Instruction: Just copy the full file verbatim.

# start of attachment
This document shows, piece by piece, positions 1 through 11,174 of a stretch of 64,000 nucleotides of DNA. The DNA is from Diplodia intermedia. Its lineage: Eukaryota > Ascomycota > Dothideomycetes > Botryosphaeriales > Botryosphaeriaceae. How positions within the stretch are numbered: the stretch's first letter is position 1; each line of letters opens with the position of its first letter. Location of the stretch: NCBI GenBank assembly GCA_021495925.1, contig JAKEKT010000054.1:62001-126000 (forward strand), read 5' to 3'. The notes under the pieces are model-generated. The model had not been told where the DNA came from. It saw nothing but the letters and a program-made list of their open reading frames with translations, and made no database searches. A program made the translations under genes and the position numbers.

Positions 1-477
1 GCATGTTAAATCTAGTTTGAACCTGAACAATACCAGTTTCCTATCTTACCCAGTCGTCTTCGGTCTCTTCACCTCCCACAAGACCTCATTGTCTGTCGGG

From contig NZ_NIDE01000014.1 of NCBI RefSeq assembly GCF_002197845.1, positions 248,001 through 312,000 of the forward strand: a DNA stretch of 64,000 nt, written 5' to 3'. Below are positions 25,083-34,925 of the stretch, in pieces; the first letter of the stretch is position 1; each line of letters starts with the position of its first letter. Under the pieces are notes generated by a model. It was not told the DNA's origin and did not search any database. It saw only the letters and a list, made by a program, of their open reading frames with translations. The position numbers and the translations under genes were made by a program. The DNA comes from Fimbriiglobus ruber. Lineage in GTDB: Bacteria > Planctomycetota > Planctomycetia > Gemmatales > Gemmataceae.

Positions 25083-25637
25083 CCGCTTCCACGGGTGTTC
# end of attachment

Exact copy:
This document shows, piece by piece, positions 1 through 11,174 of a stretch of 64,000 nucleotides of DNA. The DNA is from Diplodia intermedia. Its lineage: Eukaryota > Ascomycota > Dothideomycetes > Botryosphaeriales > Botryosphaeriaceae. How positions within the stretch are numbered: the stretch's first letter is position 1; each line of letters opens with the position of its first letter. Location of the stretch: NCBI GenBank assembly GCA_021495925.1, contig JAKEKT010000054.1:62001-126000 (forward strand), read 5' to 3'. The notes under the pieces are model-generated. The model had not been told where the DNA came from. It saw nothing but the letters and a program-made list of their open reading frames with translations, and made no database searches. A program made the translations under genes and the position numbers.

Positions 1-477
1 GCATGTTAAATCTAGTTTGAACCTGAACAATACCAGTTTCCTATCTTACCCAGTCGTCTTCGGTCTCTTCACCTCCCACAAGACCTCATTGTCTGTCGGG

From contig NZ_NIDE01000014.1 of NCBI RefSeq assembly GCF_002197845.1, positions 248,001 through 312,000 of the forward strand: a DNA stretch of 64,000 nt, written 5' to 3'. Below are positions 25,083-34,925 of the stretch, in pieces; the first letter of the stretch is position 1; each line of letters starts with the position of its first letter. Under the pieces are notes generated by a model. It was not told the DNA's origin and did not search any database. It saw only the letters and a list, made by a program, of their open reading frames with translations. The position numbers and the translations under genes were made by a program. The DNA comes from Fimbriiglobus ruber. Lineage in GTDB: Bacteria > Planctomycetota > Planctomycetia > Gemmatales > Gemmataceae.

Positions 25083-25637
25083 CCGCTTCCACGGGTGTTC